Design, cost and availabilty of materials/machinery/location is important to due restriction of $$$

    like traffic after Kaikoura, the roads weren’t designed for all of that traffic, my recent sojourn to the SI proved Mainlanders have much better roads than NI ones IMHO. +better views
    Last edited by eldog; 16th February 2020 at 02:34. Reason: foundations and what materials etc


  13. #133
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    Quote Originally Posted by Bonez View Post
    ... One a straight clear peice of road you'll will see a road works sign for a 3mtr length of repair on one lane.
    And often ... only on one side of the road ...

    But ... there were too many complaints of road repair done with no signage left to warn traffic. Signage then is left ... and still people complain. Go figure ...

    The signs left by contractors have to be as per legal specified requirements ... otherwise somebodies ass (at management level) will be kicked ...

    At Road crew level ... for those responsible for setting up the signs ... it's almost a bye bye job situation ...
    Sweat wipes off. Road-rash doesn't.

  14. #134
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    Sat through a traffic control course at one time. It ran for a week and you'd be surprised what is actaully involved. Distance for cones. signage, etc.
    It's more involved than most here probably realise. It's not just bloke with a stop/go sign. Like any good course it shows were to find the correct regs/references. And as with any good instructor you are given their details if you have any questions once the course is finished.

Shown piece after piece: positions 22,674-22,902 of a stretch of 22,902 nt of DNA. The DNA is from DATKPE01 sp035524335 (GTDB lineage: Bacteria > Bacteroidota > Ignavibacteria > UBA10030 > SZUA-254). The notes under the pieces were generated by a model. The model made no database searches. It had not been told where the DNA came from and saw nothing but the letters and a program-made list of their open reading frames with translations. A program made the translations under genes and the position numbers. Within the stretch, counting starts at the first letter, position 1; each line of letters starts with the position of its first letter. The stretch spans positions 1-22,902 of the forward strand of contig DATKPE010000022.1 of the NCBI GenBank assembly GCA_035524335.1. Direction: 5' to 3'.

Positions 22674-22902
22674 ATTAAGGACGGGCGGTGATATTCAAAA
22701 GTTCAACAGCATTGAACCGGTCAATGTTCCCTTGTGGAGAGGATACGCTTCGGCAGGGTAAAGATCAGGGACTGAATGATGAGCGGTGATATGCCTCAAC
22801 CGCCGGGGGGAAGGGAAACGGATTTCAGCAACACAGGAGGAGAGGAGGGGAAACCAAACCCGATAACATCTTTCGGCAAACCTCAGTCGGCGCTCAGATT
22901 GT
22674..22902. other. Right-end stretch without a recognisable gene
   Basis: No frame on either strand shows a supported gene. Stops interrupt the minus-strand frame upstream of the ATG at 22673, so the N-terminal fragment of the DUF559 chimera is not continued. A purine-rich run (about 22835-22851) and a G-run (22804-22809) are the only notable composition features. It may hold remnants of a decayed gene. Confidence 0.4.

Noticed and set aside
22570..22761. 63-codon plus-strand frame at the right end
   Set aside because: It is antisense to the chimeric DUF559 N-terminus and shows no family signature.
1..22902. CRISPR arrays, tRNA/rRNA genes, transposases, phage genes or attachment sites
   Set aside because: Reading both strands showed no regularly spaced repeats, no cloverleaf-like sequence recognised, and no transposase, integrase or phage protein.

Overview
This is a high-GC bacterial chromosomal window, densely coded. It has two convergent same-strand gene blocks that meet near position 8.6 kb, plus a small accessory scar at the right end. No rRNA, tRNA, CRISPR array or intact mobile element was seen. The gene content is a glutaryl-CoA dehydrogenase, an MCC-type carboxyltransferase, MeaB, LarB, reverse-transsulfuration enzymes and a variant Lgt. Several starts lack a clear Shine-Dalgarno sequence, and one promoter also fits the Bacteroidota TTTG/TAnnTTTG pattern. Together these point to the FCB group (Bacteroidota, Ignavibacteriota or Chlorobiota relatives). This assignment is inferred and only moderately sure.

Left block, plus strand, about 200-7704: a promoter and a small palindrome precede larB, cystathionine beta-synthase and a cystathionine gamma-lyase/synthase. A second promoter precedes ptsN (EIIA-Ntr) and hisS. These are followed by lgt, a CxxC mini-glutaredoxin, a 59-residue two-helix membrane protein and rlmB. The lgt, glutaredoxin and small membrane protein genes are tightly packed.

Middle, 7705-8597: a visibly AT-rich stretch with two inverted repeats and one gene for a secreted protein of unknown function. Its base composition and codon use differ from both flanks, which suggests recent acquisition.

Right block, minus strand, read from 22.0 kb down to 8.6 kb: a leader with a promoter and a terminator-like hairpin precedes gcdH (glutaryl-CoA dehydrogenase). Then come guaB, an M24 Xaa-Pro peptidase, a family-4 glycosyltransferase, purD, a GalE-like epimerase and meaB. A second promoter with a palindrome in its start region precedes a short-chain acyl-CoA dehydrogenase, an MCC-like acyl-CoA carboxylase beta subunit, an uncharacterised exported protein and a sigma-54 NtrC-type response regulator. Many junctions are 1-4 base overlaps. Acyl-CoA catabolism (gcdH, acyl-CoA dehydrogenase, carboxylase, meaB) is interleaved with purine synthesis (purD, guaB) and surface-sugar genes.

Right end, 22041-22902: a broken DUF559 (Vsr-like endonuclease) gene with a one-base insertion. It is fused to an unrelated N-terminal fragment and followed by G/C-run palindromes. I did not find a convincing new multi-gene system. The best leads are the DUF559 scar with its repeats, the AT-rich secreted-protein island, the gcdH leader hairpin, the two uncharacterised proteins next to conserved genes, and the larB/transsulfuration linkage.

"Every time you set your ass on a bike, you're playing a game of Russian Roulette between yourself and your own stupidity."

  15. #135
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    Just to add a thought to this.

    People who have learnt to drive in a left hand drive car, and drive on the right side of the road, are used to doing right turns without have to give way to traffic coming towards them. I have had experience riding passenger in a car with a European who more than once just turned right, when oncoming traffic was present, even though driving correctly on the left side of the road. One of these occasions resulted in the on-coming car having its horn tooted loudly.

    Remember this nasty crash out of Hamilton too? https://www.stuff.co.nz/national/672...kato-collision

    The Americans just right turned in front of a truck. This is not simply a SMIDSY I reckon, because I think they see but, but don't react to the need to stop and stay stopped and not turn.
    Cheers

    Merv